Time, on its own, is neutral. It is what and how we fill it. Time, in math class, says my son Ben, seems to go oh-so-slowly and yet the clock, the very same classroom clock speeds up in music class. How is that possible? The very same clock, reports my son. He is convinced something slows the clocks hands down and then speeds them up again.

Time always flies when we keep tempo with its sedate, benign pace; it is only when we want to escape where we are or hasten the minutes that we end up in a no-win battle against time itself. It is like trying to accelerate when your car hand brake is on.

Someone complained to me the other day, not just about time, but about their work - and how they wish they could win the lotto and then not be ‘stuck’ in their job. They envied me my writer’s life for its less confining structure and oodles of ‘free time’ I must have.  All types of work have their trade offs - there are non-negotiables with a regular 9-5 job but some perks too such as niceties like a dental plan and some pension and security. With a self-employed, creative job - you have more freedom/creativity and whole vistas and worlds to visit, if you apply your crafts and luck shines on you – and very often, sometimes not. In the end, it is not about the job because any job or station in life has both its great moments and yucky ones. There is always someone with more, someone with less. You can get pretty pre-occupied sometimes, on where you have been and where you are going and never quite be ‘arrived’.  So, it has to be about living and accepting where we are. And that is where the notion of time, as in, living in the present, is really all about.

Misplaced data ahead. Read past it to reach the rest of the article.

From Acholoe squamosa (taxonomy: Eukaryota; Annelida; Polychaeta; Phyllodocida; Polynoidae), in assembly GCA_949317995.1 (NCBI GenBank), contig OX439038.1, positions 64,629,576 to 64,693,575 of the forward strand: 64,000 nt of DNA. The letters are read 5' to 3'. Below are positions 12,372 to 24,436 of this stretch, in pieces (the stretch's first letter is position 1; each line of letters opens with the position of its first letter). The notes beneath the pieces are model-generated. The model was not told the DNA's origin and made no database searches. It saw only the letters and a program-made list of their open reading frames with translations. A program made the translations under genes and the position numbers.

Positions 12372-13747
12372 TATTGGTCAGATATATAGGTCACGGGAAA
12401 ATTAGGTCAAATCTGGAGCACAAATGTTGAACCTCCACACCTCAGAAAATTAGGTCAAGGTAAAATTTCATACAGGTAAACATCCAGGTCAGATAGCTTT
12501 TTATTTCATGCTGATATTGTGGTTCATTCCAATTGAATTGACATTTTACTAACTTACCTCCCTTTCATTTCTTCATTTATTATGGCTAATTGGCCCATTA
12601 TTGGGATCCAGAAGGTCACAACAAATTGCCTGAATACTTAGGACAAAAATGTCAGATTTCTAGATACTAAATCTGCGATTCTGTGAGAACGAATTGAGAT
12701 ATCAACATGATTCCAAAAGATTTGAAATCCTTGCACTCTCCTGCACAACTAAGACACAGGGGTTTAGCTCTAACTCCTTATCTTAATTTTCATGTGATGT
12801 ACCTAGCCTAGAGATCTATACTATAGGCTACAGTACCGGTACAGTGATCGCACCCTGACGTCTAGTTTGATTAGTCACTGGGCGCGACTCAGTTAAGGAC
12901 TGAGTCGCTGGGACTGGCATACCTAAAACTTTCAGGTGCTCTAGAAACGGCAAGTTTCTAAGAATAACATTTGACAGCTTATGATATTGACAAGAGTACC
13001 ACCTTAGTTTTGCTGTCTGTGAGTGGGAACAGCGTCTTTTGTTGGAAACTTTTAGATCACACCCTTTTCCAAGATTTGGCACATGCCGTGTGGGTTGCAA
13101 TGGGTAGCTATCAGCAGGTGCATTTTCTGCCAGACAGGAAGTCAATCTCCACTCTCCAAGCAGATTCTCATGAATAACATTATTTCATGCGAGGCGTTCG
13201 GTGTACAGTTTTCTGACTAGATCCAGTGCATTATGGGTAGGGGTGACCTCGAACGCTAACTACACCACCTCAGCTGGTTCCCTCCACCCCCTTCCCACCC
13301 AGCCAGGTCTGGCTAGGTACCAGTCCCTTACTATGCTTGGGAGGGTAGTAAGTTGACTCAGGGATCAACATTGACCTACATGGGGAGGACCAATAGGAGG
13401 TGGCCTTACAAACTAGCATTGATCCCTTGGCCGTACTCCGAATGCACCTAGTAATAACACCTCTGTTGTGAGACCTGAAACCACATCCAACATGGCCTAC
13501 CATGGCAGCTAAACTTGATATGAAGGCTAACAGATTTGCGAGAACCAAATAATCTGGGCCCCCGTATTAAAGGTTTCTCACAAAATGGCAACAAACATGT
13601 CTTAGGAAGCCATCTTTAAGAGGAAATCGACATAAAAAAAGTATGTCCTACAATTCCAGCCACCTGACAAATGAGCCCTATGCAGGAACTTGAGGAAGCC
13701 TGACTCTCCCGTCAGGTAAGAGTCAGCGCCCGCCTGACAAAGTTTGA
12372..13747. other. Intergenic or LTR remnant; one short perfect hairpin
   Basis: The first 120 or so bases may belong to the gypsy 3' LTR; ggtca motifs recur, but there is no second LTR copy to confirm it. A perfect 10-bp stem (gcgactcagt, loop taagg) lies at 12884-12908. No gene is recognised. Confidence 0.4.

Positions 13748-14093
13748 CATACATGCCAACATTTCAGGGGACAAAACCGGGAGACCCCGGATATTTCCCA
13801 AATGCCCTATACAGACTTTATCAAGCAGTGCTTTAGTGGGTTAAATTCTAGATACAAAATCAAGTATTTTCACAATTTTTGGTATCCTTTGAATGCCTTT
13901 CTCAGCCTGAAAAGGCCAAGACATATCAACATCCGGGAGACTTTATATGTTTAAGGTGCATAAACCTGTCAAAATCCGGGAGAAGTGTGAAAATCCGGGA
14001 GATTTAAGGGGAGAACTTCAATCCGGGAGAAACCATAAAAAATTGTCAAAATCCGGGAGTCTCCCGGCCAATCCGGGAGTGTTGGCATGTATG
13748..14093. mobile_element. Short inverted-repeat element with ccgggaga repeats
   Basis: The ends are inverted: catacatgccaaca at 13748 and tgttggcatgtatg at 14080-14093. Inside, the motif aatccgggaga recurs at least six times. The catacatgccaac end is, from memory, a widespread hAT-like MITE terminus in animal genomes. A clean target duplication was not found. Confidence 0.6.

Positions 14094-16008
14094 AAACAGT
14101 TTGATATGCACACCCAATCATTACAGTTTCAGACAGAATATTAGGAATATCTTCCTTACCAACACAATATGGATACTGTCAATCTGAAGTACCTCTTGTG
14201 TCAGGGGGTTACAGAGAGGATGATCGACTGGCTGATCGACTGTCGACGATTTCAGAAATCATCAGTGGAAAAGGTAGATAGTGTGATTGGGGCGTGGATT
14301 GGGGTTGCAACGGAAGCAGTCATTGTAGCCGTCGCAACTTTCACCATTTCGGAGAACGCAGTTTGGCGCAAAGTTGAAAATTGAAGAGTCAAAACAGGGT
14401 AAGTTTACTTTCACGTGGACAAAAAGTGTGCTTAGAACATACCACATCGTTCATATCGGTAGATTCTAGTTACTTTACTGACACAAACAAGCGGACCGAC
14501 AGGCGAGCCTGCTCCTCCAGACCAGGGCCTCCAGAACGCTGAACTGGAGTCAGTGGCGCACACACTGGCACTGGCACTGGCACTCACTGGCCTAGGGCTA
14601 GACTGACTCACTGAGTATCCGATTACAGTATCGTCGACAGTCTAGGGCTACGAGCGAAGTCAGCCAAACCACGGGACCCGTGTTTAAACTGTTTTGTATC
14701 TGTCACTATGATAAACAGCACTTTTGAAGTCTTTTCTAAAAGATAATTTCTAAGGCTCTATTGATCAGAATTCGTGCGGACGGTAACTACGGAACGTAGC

I try and live each day as if I am ‘already’ where I am on the way to. I like to feel as if I already had won the lottery ticket. Because, if I or we did win the lotto, what would change? Certain problems would still be challenges, certain pains would still be there and the things I love would still be the things I love. Maybe I would have a false sense of having more opportunity to love what I love.